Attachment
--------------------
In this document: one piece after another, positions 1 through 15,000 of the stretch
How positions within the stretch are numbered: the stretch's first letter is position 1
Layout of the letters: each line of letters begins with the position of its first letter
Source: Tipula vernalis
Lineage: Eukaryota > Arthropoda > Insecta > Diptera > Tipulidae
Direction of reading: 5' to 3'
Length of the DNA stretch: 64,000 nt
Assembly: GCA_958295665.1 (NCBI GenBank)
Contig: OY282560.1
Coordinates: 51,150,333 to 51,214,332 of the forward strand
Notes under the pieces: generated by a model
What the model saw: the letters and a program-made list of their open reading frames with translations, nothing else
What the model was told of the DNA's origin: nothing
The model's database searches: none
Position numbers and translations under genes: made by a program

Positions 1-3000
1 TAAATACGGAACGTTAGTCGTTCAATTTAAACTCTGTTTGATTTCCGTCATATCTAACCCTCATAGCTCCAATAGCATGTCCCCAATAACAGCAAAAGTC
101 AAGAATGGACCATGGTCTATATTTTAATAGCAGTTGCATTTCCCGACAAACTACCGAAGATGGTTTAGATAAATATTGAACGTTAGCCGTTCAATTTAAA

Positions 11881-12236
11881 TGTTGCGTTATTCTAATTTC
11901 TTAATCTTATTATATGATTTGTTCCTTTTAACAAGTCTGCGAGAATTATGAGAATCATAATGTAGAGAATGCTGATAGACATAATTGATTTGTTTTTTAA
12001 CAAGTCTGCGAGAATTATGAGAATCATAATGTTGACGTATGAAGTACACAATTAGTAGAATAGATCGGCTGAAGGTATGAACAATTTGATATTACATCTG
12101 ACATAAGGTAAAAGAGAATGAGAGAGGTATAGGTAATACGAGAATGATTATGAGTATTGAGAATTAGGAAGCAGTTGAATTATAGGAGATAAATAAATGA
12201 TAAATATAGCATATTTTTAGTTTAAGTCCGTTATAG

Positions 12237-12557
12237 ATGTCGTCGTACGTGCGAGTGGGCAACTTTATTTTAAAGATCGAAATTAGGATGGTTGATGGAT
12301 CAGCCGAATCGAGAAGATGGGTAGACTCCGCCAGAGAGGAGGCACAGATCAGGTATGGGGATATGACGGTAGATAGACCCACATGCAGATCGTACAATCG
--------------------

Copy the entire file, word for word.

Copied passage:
In this document: one piece after another, positions 1 through 15,000 of the stretch
How positions within the stretch are numbered: the stretch's first letter is position 1
Layout of the letters: each line of letters begins with the position of its first letter
Source: Tipula vernalis
Lineage: Eukaryota > Arthropoda > Insecta > Diptera > Tipulidae
Direction of reading: 5' to 3'
Length of the DNA stretch: 64,000 nt
Assembly: GCA_958295665.1 (NCBI GenBank)
Contig: OY282560.1
Coordinates: 51,150,333 to 51,214,332 of the forward strand
Notes under the pieces: generated by a model
What the model saw: the letters and a program-made list of their open reading frames with translations, nothing else
What the model was told of the DNA's origin: nothing
The model's database searches: none
Position numbers and translations under genes: made by a program

Positions 1-3000
1 TAAATACGGAACGTTAGTCGTTCAATTTAAACTCTGTTTGATTTCCGTCATATCTAACCCTCATAGCTCCAATAGCATGTCCCCAATAACAGCAAAAGTC
101 AAGAATGGACCATGGTCTATATTTTAATAGCAGTTGCATTTCCCGACAAACTACCGAAGATGGTTTAGATAAATATTGAACGTTAGCCGTTCAATTTAAA

Positions 11881-12236
11881 TGTTGCGTTATTCTAATTTC
11901 TTAATCTTATTATATGATTTGTTCCTTTTAACAAGTCTGCGAGAATTATGAGAATCATAATGTAGAGAATGCTGATAGACATAATTGATTTGTTTTTTAA
12001 CAAGTCTGCGAGAATTATGAGAATCATAATGTTGACGTATGAAGTACACAATTAGTAGAATAGATCGGCTGAAGGTATGAACAATTTGATATTACATCTG
12101 ACATAAGGTAAAAGAGAATGAGAGAGGTATAGGTAATACGAGAATGATTATGAGTATTGAGAATTAGGAAGCAGTTGAATTATAGGAGATAAATAAATGA
12201 TAAATATAGCATATTTTTAGTTTAAGTCCGTTATAG

Positions 12237-12557
12237 ATGTCGTCGTACGTGCGAGTGGGCAACTTTATTTTAAAGATCGAAATTAGGATGGTTGATGGAT
12301 CAGCCGAATCGAGAAGATGGGTAGACTCCGCCAGAGAGGAGGCACAGATCAGGTATGGGGATATGACGGTAGATAGACCCACATGCAGATCGTACAATCG